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Contextualizing World Literature


Edited By Jean Bessière and Gerald Gillespie

This book revisits the notion of World Literature and its applications in Comparative Literature. It suggests the notion not as a means to sift out international paradigms for reading literatures, but as a set of guidelines for the construction of interlocking and/or reciprocally illuminating multilingual literary clusters. These ensembles are of very diverse shapes: the world, a region, a country, a language block, a network of cross-cultural «interferences» – while the so-called minor literatures invite to question the use of these ensembles. Within this frame, fourteen essays respond to the basic paradox of World Literature: how may specific methodological and critical outlooks allow expression of the universal? The answers to this question can be arranged in three groups: 1. Recognition of the need to break loose from European or Western critical perspectives; 2. Presentation of macro- and microcosmic dimensions connectedness and its processes; 3. Definitions of the methodological efforts and hermeneutic orientations to be applied.
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Caught in Complex Webs: World Literature – a South African Perspective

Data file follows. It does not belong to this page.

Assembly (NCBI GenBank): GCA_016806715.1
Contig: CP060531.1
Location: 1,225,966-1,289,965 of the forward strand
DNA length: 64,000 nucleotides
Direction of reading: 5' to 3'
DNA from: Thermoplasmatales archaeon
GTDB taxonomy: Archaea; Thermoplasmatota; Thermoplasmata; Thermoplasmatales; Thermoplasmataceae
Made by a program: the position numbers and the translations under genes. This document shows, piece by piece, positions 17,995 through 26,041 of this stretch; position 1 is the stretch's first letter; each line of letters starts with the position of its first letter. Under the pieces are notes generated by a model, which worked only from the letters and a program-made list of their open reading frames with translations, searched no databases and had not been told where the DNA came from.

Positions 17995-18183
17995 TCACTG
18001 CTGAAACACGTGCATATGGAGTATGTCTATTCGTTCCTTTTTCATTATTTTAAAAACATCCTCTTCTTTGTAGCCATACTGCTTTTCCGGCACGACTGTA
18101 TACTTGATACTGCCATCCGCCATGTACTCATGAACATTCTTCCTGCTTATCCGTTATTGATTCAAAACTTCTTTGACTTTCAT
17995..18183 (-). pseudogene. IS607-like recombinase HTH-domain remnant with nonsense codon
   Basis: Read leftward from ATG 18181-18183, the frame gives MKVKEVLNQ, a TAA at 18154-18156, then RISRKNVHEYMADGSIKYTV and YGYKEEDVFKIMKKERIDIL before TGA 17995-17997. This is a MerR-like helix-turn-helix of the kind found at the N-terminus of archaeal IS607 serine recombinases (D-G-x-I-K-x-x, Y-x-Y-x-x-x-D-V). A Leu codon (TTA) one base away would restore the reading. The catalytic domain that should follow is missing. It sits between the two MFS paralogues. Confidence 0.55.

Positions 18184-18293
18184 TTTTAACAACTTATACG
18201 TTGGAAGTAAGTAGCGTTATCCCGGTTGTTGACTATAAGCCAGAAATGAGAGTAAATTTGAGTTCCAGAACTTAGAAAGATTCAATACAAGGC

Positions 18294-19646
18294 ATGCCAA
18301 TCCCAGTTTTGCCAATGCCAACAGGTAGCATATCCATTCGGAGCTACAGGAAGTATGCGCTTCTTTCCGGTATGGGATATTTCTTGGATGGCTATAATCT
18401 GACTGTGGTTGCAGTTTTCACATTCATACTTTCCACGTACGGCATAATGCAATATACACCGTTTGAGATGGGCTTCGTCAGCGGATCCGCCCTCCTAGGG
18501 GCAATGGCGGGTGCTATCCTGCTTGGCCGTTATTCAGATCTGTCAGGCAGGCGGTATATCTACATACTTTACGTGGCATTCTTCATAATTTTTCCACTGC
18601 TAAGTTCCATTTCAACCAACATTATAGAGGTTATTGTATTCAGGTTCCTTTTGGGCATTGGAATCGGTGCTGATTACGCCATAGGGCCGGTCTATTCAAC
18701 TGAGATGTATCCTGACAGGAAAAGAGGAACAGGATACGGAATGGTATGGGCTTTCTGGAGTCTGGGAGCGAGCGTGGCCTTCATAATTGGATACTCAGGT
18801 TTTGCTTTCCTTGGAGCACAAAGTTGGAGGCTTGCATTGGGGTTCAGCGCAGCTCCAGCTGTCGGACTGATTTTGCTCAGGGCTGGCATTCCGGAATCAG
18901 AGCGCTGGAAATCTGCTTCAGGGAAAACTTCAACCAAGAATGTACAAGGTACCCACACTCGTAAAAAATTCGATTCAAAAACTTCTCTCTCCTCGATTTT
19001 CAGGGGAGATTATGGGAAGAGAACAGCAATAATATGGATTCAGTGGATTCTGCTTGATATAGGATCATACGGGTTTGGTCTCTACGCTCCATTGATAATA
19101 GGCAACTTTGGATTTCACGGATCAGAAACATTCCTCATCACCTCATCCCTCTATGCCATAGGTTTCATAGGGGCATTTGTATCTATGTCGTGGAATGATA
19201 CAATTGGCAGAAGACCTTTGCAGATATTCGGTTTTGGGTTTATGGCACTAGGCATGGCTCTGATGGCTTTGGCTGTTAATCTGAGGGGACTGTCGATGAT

← 128 | 129 → Caught in Complex Webs

World Literature – a South African Perspective


North-West University, South Africa

In 2013 the world mourned with South Africa the passing away of Nelson Mandela. In all probability political events like the transition to democracy after Apartheid and the Truth and Reconciliation Commission and the extraordinary moral authority of Nelson Mandela have had a much stronger effect on the view of South Africa in the global imaginary than writers and literature. Though South Africa no longer can be regarded as a moral example, Mandela’s death is an opportunity to reflect on the state of the South African nation in its many facets – including the state of its literature and the implications its literature might have for world literature.

The Idea of World Literature

Today world literature can be fully understood as the system or literary field that encompasses literatures in all languages across the globe. This definition, of course, assumes the idea of such a field exists, and this is but one way of looking at world literature. At the same time it defines a vast and impossibly complex field of study and ignores the varieties and differences between the idea of “literature” in the multiple languages and literatures of the world. Different literary systems might represent totally incommensurable paradigms, untranslatable into each other (Apter). Conversely, the untranslatable might yield the best insights into the system.

To grasp such...

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